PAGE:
Igor Sutyagin, an arms control researcher who was part of a spy swap with the United States earlier this month, said Thursday that he would return home from Britain and called for continued support of scientists still jailed in Russia for espionage.
“I’m collecting myself, building up my strength, and I very much want to see my wife, daughters, parents and brother,” said Sutyagin, convicted in 2004 on charges of spying for the United States and Britain.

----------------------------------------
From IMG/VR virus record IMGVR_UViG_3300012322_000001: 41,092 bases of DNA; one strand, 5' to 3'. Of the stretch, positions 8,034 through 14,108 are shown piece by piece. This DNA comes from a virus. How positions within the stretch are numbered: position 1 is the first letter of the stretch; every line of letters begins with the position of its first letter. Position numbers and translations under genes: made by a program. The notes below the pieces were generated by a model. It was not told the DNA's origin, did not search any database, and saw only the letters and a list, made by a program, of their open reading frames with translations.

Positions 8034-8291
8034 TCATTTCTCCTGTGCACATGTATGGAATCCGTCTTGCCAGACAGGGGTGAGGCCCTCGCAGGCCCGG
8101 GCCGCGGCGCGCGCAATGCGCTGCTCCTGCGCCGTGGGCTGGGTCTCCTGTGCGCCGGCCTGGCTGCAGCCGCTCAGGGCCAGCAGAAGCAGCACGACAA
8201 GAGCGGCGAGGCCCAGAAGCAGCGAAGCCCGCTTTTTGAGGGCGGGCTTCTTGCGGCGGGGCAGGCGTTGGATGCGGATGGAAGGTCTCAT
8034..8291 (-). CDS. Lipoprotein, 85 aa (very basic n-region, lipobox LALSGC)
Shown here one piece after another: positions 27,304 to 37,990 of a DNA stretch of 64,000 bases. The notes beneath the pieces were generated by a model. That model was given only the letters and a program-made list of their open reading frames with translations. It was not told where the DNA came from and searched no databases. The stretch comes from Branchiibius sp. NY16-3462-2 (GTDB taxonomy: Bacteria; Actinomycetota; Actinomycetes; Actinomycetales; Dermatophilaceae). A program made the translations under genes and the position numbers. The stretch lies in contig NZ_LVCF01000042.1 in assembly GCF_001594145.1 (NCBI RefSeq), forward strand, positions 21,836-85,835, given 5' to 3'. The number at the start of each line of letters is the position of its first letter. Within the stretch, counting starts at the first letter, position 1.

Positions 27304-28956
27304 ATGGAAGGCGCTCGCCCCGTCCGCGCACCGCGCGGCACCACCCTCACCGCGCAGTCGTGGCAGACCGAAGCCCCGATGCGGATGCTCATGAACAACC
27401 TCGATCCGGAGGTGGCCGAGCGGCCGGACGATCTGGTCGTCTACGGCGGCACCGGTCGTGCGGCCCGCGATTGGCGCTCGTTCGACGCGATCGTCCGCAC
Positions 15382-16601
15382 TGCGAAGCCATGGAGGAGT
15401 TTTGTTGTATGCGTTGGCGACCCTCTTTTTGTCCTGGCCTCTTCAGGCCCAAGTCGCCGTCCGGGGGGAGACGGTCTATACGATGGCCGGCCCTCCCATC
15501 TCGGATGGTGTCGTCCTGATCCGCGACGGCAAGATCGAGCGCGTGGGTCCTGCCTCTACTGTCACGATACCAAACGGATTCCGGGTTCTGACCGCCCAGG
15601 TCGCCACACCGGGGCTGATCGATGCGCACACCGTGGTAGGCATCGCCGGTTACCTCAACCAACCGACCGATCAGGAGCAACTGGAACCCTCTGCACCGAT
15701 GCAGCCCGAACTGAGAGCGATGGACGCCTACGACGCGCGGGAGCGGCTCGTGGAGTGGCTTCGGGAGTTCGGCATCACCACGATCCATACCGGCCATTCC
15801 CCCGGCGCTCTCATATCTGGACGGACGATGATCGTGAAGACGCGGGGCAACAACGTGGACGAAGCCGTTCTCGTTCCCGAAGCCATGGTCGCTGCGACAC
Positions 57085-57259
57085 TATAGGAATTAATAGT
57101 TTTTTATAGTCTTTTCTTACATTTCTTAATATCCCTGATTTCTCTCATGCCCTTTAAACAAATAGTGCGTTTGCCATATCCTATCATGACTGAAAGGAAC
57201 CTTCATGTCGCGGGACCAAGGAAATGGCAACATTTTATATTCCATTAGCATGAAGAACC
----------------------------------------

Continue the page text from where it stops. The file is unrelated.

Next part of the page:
Sutyagin, who spent 11 years behind bars, said he was not sure when he will return home, “but it will definitely happen.”
Sutyagin thanked his supporters for winning his freedom and urged them to continue pushing for the release of others who remain incarcerated in Russia on similar charges. “Don’t forget them, please,” he said in a statement on his web site.
Igor Sutyagin’s brother, Dmitry, confirmed the authenticity of the statement by telephone.
Sutyagin has consistently maintained his innocence, though as part of the swap deal, he admitted his guilt and was subsequently pardoned by President Dmitry Medvedev. His lawyer, Anna Stavitskaya, said the admission was made under duress.